For her entire life, 28-year old Genieve Long has called Mayflower
home. But ever since an Exxon pipeline ruptured in late March 2013,
dumping thousands of barrels worth of toxic crude oil onto the Arkansas town, Mayflower has come to feel more like a prison.
“I live next door to the house that I was raised in,” Long told
msnbc. “This was a place I wanted to raise my kids in. And I’m afraid to
raise them in it now, because of their health, because of what can
happen to them.”
Like many Mayflower residents, Long and her four children continue to
suffer from chronic respiratory issues, even nine months after Exxon
officially wound down its emergency response.
The symptoms show no signs of letting up, and many of Long’s former
neighbors have abandoned the town. Nobody can say for sure whether
Mayflower will ever fully recover.
“It’s going to be very difficult to clean up the soil and the area so
that it is completely safe to reoccupy,” said Dave Lincoln, an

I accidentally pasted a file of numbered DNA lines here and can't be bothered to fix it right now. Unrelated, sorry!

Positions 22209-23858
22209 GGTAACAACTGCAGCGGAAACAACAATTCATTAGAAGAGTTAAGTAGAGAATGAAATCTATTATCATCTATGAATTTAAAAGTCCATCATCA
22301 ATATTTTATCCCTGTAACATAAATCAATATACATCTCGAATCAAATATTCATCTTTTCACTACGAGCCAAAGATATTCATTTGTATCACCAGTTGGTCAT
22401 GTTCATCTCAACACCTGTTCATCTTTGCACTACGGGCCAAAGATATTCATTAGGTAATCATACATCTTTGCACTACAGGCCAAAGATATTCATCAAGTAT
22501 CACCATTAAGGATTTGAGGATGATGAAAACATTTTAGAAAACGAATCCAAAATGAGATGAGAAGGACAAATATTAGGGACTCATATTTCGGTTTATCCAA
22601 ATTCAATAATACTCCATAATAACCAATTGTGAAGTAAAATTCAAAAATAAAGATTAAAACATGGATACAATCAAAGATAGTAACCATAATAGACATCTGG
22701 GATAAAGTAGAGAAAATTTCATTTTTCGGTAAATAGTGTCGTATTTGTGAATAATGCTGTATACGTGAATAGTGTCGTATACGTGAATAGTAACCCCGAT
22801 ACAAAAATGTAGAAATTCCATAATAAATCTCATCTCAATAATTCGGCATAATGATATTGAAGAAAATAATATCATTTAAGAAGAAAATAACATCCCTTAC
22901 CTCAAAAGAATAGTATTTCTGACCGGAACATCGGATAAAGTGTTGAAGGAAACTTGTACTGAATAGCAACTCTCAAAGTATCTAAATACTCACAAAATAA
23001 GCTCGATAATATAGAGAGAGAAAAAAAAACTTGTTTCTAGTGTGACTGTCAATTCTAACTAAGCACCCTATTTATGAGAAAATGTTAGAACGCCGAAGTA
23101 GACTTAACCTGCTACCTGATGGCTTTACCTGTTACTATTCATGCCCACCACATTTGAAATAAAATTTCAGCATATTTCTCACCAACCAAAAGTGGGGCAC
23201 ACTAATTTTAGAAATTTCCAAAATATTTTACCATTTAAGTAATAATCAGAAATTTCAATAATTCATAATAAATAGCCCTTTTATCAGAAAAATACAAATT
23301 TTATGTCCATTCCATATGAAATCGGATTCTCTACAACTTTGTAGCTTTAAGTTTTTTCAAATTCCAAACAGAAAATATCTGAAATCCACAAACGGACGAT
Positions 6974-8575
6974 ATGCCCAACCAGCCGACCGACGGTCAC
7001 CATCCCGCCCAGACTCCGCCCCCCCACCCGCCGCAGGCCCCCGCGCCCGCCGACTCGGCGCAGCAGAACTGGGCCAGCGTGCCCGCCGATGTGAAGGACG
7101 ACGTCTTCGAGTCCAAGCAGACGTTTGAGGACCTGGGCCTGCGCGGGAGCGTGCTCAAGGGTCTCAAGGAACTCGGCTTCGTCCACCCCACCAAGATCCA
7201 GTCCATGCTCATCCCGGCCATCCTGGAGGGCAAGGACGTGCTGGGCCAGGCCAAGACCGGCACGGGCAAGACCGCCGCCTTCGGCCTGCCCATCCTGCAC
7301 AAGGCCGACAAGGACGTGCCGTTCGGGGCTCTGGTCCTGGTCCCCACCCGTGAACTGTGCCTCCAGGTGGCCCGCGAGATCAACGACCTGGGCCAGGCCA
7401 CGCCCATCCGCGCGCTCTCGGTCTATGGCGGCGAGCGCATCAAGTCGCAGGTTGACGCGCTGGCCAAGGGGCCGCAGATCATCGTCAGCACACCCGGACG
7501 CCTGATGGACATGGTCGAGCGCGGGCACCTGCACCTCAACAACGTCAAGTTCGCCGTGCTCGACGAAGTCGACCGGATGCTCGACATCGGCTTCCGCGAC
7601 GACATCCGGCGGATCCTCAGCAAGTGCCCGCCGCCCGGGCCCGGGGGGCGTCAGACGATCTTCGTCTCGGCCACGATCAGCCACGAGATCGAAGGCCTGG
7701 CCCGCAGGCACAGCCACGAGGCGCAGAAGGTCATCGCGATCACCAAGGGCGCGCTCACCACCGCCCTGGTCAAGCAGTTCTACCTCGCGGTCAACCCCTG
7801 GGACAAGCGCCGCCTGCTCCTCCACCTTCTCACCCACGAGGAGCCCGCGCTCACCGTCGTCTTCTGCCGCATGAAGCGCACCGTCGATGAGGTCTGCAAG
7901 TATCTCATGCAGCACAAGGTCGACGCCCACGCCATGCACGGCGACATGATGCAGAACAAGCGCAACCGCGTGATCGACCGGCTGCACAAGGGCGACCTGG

environmental consultant and board member for the Arkansas Sierra Club.
“How long that bitumen will stay in the soil, we don’t really have any
examples of that getting cleaned up entirely.”
Mayflower is now coming to grips with the real legacy of ecological
disasters: long after the initial state of emergency ends and the
national media stops paying attention, the blight remains. The same fate
could well await much of West Virginia, where a major chemical spill
left 300,000 residents without usable running water last week. That
particular spill released an indeterminate amount of the chemical MCHM
into the state’s Elk River, and experts are unsure of the long-term consequences for public health. In Mayflower, the consequences of consistent exposure to crude shale oil are still developing. MORE